How to Challenge a Prospect Without Pissing Them Off

how to challenge a sales prospect
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“How do you tell a prospect something hard to hear without being polarizing toward them…especially if you’re not naturally a “challenger” type person?”

In more subtle terms, a friend was asking me this over coffee recently while we were talking about finding your sales delivery style.

The level of aggression in your communication is something you can try to calibrate with the personality type of the person on the other side of the conversation. Different people respond to different styles.

Sometimes, it makes sense to be a real challenger and flat out tell someone something that they might not want to hear. But when you can tell that a prospect is more of a bulldog and seems to react defensively to this type of communication, it might be more effective to call upon a strategy I’m calling “conversational mirroring.”

What is conversational mirroring? It’s a way to deliver a harsh statement by inserting exactly what you want to say to the person you’re talking to in a story about another conversation.

Doing this can convey the same sentiment without potentially polarizing sensitive prospects.

Here’s a few situations where you can use this strategy:

  • Telling someone they’re missing the boat or big picture
  • Bringing up competitors you already work with
  • Letting someone know they’re being cheap

Let’s go through an example of using this strategy from the first situation…

It can be frustrating when someone you’re talking to just doesn’t get it. Maybe their old-school or stubborn…you know the type.

Let’s say you were selling a way for customers to dial directly from their computers and automatically log calls in Salesforce. Your prospect says that reps calling from a desk phone and manually logging is good enough, but you know that this type of thinking around skimming on the automation of trivial tasks is backward given sheer call volume.

Here’s one way to counter this:

“The best sales organizations invest in automating low leverage tasks. You guys should really start to look more seriously at this if you plan on maximizing efficiency for each rep and becoming a modern sales organization.”

I wouldn’t be offended by this, but I certainly have seen people react negatively to statements like this.

Try using conversational mirroring instead:

“I was talking recently with [x company] and the main thing they wanted to know as an organization looking to turn into a modern sales organization was what maximizes the efficiency of each rep and gives each one the best chance to become a successful salesperson?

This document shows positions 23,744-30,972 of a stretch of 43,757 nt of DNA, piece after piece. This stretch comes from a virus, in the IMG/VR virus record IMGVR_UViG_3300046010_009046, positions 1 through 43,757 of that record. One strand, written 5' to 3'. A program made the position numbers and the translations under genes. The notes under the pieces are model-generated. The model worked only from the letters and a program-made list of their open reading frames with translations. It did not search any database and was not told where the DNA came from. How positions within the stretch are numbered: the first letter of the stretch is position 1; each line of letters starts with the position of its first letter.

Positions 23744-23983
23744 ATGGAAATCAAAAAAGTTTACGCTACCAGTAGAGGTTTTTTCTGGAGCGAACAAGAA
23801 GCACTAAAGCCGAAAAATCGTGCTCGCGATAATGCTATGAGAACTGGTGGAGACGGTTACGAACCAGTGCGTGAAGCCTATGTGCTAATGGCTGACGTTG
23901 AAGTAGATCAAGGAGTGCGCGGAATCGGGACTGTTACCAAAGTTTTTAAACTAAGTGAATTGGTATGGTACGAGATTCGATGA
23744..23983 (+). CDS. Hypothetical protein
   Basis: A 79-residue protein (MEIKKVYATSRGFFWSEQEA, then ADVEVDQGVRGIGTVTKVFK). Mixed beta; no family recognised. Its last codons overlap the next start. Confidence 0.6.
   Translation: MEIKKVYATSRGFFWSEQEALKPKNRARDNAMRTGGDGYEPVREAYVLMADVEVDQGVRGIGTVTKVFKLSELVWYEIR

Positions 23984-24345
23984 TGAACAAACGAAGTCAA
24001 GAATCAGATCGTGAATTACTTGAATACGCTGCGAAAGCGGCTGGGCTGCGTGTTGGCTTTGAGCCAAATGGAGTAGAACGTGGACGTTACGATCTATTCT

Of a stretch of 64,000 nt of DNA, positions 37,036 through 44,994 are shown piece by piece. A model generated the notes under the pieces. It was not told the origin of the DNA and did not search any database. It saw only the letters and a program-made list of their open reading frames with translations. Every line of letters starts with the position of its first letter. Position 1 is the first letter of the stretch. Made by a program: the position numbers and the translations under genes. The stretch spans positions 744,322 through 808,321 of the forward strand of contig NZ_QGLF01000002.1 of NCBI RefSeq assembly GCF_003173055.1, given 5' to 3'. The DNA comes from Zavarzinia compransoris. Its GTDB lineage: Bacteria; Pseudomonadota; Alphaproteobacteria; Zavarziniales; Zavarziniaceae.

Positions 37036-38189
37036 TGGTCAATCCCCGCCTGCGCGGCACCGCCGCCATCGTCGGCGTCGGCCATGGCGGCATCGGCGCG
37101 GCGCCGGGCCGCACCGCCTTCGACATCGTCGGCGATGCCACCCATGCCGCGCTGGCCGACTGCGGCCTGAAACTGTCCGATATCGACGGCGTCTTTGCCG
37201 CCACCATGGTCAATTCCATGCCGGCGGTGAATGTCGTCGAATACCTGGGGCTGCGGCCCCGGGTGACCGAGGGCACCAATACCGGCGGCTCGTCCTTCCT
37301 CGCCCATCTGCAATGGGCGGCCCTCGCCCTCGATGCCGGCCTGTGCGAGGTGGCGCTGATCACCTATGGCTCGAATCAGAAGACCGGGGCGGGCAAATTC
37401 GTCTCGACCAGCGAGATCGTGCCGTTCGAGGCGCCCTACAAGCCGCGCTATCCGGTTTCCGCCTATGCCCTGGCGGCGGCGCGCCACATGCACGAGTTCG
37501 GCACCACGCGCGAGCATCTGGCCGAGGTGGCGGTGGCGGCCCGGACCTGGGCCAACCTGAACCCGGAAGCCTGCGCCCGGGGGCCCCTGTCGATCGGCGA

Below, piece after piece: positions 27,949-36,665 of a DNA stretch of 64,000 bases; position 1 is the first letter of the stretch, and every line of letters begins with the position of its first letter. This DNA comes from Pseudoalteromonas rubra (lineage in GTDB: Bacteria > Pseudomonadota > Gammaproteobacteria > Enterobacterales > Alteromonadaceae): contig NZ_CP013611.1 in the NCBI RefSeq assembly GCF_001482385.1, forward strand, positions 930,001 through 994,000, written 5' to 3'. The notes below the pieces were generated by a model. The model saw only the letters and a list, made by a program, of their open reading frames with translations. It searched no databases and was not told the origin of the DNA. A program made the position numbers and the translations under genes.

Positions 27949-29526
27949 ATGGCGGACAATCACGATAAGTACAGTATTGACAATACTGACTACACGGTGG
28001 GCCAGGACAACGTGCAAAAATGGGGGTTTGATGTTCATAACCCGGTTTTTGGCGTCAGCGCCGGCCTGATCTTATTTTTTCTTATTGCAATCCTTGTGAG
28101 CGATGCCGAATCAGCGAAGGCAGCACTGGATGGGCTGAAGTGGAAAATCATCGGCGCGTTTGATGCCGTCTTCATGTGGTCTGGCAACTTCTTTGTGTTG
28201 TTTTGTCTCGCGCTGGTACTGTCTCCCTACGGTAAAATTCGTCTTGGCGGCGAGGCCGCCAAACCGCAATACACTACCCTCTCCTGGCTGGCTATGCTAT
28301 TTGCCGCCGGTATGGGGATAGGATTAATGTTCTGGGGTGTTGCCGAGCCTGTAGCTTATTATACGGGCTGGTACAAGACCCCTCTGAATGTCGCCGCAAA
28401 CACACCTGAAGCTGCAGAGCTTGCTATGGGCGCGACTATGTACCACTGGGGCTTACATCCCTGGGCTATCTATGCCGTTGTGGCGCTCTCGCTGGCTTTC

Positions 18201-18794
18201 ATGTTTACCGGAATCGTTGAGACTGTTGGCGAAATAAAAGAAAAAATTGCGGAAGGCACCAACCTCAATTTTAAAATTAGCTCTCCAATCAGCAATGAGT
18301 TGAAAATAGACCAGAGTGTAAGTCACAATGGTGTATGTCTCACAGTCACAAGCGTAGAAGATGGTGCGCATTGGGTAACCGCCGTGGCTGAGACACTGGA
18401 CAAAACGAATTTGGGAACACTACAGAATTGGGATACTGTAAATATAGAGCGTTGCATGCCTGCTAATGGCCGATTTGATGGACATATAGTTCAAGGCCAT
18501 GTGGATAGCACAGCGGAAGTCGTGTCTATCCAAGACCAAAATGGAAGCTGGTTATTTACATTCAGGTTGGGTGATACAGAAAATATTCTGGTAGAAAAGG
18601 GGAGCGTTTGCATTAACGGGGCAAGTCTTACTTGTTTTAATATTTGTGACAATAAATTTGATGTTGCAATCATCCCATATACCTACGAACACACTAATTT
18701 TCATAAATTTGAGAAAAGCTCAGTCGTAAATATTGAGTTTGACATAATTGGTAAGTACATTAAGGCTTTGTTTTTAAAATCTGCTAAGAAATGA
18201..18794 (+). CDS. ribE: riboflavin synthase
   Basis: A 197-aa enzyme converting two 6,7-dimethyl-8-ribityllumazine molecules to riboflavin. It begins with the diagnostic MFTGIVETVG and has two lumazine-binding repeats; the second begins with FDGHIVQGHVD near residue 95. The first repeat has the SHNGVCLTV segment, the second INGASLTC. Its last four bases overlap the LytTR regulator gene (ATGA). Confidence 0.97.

I told them that the number one characteristic I’ve seen across all of the best sales organizations, regardless of what they sell, is removing the time spent on low leverage tasks for each salesperson by investing in automation. These people understand that time spent with customers is way more valuable than things like administrative work, which is important, but just not as valuable as other .”

See the difference here?

The prospect still gets the message, but you’re sharing it with them in a way that doesn’t direct feedback squarely upon their shoulders.

Anytime you start using conversational mirroring, the most important thing to understand is the point you’re trying to get across. A common sales communication mistake I see is people coming into these situations unsure of the 1-2 things they must convey before all else in order to steer the conversation in the right direction.

Get clear on the focus point(s) first and then think about more elegant ways to handle the most frequent situations with stock stories you can call upon any time you need them.

Using this technique is like building a muscle. You need to just start getting used to saying “one thing so and so…or I was talking to so and so” when bringing up talking points until it just becomes a default way for you to communicate when you need to. Eventually you’ll reach a comfort level where you just start using this frame on the fly.

This is a sponsored guest post from a Sales Hacker partner.

Scott Britton

Scott Britton is the Co-Founder of Troops where he heads up sales and growth. Prior to this he was a business development executive at SinglePlatform where he built out one of the largest local data publishing networks in the world before the company sold to Constant Contact for $100m. You can follow him on twitter at @Britton and receive one actionable sales tip every week from the Troops newsletter.